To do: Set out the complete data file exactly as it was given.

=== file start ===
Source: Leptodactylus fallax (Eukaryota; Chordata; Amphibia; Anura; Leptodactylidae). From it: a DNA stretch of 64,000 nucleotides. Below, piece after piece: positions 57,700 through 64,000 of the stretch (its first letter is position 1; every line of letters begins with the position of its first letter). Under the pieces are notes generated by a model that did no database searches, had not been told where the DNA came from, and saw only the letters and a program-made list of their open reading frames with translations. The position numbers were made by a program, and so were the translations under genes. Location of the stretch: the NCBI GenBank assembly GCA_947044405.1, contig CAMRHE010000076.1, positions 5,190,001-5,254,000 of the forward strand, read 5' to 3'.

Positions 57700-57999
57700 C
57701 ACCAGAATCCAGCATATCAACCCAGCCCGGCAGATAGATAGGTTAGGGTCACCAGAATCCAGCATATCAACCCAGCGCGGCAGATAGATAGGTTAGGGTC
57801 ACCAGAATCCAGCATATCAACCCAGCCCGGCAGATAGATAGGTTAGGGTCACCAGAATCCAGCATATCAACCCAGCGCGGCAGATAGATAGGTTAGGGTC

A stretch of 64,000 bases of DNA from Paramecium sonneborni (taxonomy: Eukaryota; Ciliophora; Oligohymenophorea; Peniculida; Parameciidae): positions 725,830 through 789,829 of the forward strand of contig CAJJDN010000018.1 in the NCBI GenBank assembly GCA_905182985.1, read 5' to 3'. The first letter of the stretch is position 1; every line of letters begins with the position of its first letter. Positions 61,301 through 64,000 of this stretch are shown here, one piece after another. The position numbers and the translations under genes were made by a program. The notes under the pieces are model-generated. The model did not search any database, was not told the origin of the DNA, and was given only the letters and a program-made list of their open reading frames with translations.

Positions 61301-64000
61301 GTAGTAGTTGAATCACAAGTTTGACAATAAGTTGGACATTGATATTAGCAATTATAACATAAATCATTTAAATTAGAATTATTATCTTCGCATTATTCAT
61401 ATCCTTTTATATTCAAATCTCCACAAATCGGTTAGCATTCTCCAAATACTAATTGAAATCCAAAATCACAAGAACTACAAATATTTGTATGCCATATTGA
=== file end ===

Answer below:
Source: Leptodactylus fallax (Eukaryota; Chordata; Amphibia; Anura; Leptodactylidae). From it: a DNA stretch of 64,000 nucleotides. Below, piece after piece: positions 57,700 through 64,000 of the stretch (its first letter is position 1; every line of letters begins with the position of its first letter). Under the pieces are notes generated by a model that did no database searches, had not been told where the DNA came from, and saw only the letters and a program-made list of their open reading frames with translations. The position numbers were made by a program, and so were the translations under genes. Location of the stretch: the NCBI GenBank assembly GCA_947044405.1, contig CAMRHE010000076.1, positions 5,190,001-5,254,000 of the forward strand, read 5' to 3'.

Positions 57700-57999
57700 C
57701 ACCAGAATCCAGCATATCAACCCAGCCCGGCAGATAGATAGGTTAGGGTCACCAGAATCCAGCATATCAACCCAGCGCGGCAGATAGATAGGTTAGGGTC
57801 ACCAGAATCCAGCATATCAACCCAGCCCGGCAGATAGATAGGTTAGGGTCACCAGAATCCAGCATATCAACCCAGCGCGGCAGATAGATAGGTTAGGGTC

A stretch of 64,000 bases of DNA from Paramecium sonneborni (taxonomy: Eukaryota; Ciliophora; Oligohymenophorea; Peniculida; Parameciidae): positions 725,830 through 789,829 of the forward strand of contig CAJJDN010000018.1 in the NCBI GenBank assembly GCA_905182985.1, read 5' to 3'. The first letter of the stretch is position 1; every line of letters begins with the position of its first letter. Positions 61,301 through 64,000 of this stretch are shown here, one piece after another. The position numbers and the translations under genes were made by a program. The notes under the pieces are model-generated. The model did not search any database, was not told the origin of the DNA, and was given only the letters and a program-made list of their open reading frames with translations.

Positions 61301-64000
61301 GTAGTAGTTGAATCACAAGTTTGACAATAAGTTGGACATTGATATTAGCAATTATAACATAAATCATTTAAATTAGAATTATTATCTTCGCATTATTCAT
61401 ATCCTTTTATATTCAAATCTCCACAAATCGGTTAGCATTCTCCAAATACTAATTGAAATCCAAAATCACAAGAACTACAAATATTTGTATGCCATATTGA